iPhone XS hands-on review


iPhone XS hands-on review

The iPhone Xs is indistinguishable from last year’s iPhone X. As the “S” moniker suggests, it brings modest upgrades, but from what we’ve seen so far, you likely won’t want to upgrade to it over the iPhone X. That doesn’t mean it’s bad — it’s just the least interesting iPhone announced today because it’s so similar to last year’s model. It’s a compelling product for Android owners looking to switch, or for people looking to upgrade anything older than an iPhone 8. Let’s take a closer look.

Same size, same looks

The iPhone Xs has the same exact 5.8-inch screen as last year’s iPhone X, which for reference puts it in between the iPhone 8 and the iPhone 8 Plus. It’s currently the smallest of the new iPhone devices announced today — the iPhone XR has a larger 6.1-inch screen.

Apple iPhone XS Hands On
iPhone Xs Julian Chokkattu/Digital Trends

Out of all three new phones, including the iPhone Xs Max, we still love the size of the iPhone Xs the most. While some may have pined for a larger screen, we always thought the iPhone X’s screen struck a perfect balance — it wasn’t too big, making it comfortable to hold, and it still provided enough screen real estate to make watching videos enjoyable.

It looks exactly like last year’s iPhone X, which isn’t a bad thing at all. The back is minimal, with an elegantly-placed vertical dual camera.

iPhone Xs Max can handle seriously intense tasks, and complete them faster than ever before.

We do wish the camera was flush on the back, but we’ve been wishing for this for quite some time. The glass — which Apple said is its “most durable” — feels nice to the touch, and the metal frame feels high-end. It now comes in gold, but silver and space grey options are still available. We love the look of the gold, and we think it’s the one to buy this year.

The buttons and Lightning charger remain where they were, there’s still no headphone jack, and the notch on the front carries the TrueDepth camera for Face ID. Apple claims this unlocking method is faster and more secure than ever before thanks to the new processor inside the Xs, but we were unable to test it.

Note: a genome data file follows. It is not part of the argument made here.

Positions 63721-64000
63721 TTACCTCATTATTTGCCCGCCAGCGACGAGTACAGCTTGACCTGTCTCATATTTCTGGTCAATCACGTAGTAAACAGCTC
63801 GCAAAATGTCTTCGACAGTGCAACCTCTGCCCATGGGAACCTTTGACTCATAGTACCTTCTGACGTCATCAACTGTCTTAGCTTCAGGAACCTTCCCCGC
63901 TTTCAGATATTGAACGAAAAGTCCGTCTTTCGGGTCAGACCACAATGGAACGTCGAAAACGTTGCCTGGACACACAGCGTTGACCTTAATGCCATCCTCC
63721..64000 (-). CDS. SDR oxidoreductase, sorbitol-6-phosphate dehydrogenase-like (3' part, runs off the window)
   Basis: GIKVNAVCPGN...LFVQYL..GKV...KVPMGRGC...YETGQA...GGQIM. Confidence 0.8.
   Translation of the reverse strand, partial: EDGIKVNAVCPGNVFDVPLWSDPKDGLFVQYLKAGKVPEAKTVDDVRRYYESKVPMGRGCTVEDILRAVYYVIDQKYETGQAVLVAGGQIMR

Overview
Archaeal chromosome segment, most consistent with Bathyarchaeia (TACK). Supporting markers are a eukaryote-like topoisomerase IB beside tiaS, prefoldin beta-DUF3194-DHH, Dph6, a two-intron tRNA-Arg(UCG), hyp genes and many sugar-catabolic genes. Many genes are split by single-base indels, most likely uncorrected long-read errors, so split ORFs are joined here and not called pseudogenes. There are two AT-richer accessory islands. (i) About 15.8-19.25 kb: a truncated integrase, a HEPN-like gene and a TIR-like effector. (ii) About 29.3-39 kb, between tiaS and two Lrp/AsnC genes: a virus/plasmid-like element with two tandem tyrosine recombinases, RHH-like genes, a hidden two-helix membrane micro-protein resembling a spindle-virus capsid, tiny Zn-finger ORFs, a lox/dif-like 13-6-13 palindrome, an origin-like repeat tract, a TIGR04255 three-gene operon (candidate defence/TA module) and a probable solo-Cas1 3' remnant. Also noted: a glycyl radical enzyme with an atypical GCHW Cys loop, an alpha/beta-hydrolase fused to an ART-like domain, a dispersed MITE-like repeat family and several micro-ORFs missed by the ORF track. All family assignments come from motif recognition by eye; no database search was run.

The Super Retina HD OLED screen on the front supports Dolby Vision and HDR10, and it has the same exact 2,436 x 1,125 resolution as last year’s iPhone X (458 pixels per inch). The colors on the screen are realistic and well saturated, but it’s still the black levels that impress. We watched a few scenes from Ready Player One, and it looks realistic, as though we were very much a part of the virtual world. There’s also support for True Tone again, which adjusts the screen colors to match the temperature of the light in your surroundings.

Apple iPhone XS Hands On
Julian Chokkattu/Digital Trends

The Xs Max is your best bet for a bigger screen, but we’re more than satisfied with this size. It’s easy to use one handed, which wins it points in our book. Apple also improved the water resistance on the device, bumping it up to IP68, which means you can leave it submerged up to two meters for 30 minutes.

Strong performance, iOS 12, and better battery life

Apple’s latest processor is the A12 Bionic, and it’s powering all the new iPhones. It includes a “next-generation Neural Engine,” which now has eight cores, and overall the chip can process 5 trillion operations per second. That essentially means the iPhone Xs Max can handle seriously intense computing tasks, and complete them faster than ever before. It may well be the most powerful smartphone available to date.

We didn’t run into any performance problems moving around the OS.

We played Elder Scrolls: Blades, a new game from Bethesda arriving later this year, and were blown away by the level of detailed graphics. It’s one of the best-looking mobile games we’ve ever seen, and it’s astoundingly smooth on this phone. Walking around and moving the camera is fluid, with zero stutter or lag.

We also tried an ARKit 2.0 game, which managed to seamlessly layer detailed graphics over the real world. Granted, all of this was done in a controlled demo, so we’ll definitely need to do further testing to see just how far the A12 Bionic processor can take us.